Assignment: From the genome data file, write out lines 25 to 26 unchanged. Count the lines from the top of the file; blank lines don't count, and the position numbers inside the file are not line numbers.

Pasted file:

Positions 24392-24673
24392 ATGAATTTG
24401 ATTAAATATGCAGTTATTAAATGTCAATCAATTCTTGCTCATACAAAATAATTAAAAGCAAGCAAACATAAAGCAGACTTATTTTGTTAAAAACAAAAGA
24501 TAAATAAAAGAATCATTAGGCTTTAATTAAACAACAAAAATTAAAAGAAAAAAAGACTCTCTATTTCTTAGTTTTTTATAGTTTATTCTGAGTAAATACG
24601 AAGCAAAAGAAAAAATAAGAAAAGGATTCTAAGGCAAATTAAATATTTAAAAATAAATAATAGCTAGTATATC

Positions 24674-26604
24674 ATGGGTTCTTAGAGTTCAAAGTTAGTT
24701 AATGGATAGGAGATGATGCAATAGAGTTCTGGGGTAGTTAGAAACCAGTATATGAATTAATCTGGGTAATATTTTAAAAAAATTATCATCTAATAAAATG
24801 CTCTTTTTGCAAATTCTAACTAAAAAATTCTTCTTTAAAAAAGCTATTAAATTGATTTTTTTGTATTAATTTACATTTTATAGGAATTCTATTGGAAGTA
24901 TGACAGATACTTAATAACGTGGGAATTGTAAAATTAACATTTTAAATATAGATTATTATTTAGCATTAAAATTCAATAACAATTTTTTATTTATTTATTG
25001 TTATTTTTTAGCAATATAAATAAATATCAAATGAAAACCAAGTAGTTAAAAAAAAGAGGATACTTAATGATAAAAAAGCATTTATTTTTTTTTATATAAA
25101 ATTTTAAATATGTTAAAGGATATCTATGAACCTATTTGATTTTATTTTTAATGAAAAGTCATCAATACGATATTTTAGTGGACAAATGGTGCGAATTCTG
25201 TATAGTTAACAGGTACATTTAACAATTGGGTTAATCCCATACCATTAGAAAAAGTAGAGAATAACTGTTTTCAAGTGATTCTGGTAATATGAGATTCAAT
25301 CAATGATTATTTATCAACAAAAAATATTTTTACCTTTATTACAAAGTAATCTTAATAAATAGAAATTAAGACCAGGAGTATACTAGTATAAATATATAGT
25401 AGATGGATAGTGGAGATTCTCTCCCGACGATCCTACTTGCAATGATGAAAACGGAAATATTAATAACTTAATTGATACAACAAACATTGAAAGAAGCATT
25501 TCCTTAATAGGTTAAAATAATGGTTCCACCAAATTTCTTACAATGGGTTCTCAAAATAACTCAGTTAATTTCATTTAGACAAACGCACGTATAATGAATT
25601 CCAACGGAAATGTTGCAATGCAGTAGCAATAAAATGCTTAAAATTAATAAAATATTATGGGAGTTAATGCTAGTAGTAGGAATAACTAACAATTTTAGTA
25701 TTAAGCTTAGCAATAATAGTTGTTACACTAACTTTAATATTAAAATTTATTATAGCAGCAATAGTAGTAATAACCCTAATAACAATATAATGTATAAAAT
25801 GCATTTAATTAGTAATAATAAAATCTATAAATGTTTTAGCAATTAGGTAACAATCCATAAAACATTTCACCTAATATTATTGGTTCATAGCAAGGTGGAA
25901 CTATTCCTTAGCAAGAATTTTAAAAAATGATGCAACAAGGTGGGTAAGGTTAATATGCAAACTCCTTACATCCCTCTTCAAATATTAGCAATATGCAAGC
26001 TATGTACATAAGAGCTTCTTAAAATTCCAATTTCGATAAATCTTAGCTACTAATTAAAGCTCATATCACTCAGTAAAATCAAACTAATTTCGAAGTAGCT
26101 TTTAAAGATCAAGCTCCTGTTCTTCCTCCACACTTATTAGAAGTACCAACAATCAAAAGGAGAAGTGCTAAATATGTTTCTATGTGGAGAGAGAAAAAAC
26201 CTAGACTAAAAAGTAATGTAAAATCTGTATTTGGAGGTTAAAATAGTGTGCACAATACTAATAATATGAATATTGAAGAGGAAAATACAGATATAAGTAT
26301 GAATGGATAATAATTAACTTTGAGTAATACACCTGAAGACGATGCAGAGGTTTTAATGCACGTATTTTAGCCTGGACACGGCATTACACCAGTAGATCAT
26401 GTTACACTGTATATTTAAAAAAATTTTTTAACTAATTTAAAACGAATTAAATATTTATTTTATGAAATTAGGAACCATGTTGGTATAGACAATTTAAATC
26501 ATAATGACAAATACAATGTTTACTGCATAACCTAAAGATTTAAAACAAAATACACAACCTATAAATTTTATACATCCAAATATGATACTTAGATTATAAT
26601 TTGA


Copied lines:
26401 GTTACACTGTATATTTAAAAAAATTTTTTAACTAATTTAAAACGAATTAAATATTTATTTTATGAAATTAGGAACCATGTTGGTATAGACAATTTAAATC
26501 ATAATGACAAATACAATGTTTACTGCATAACCTAAAGATTTAAAACAAAATACACAACCTATAAATTTTATACATCCAAATATGATACTTAGATTATAAT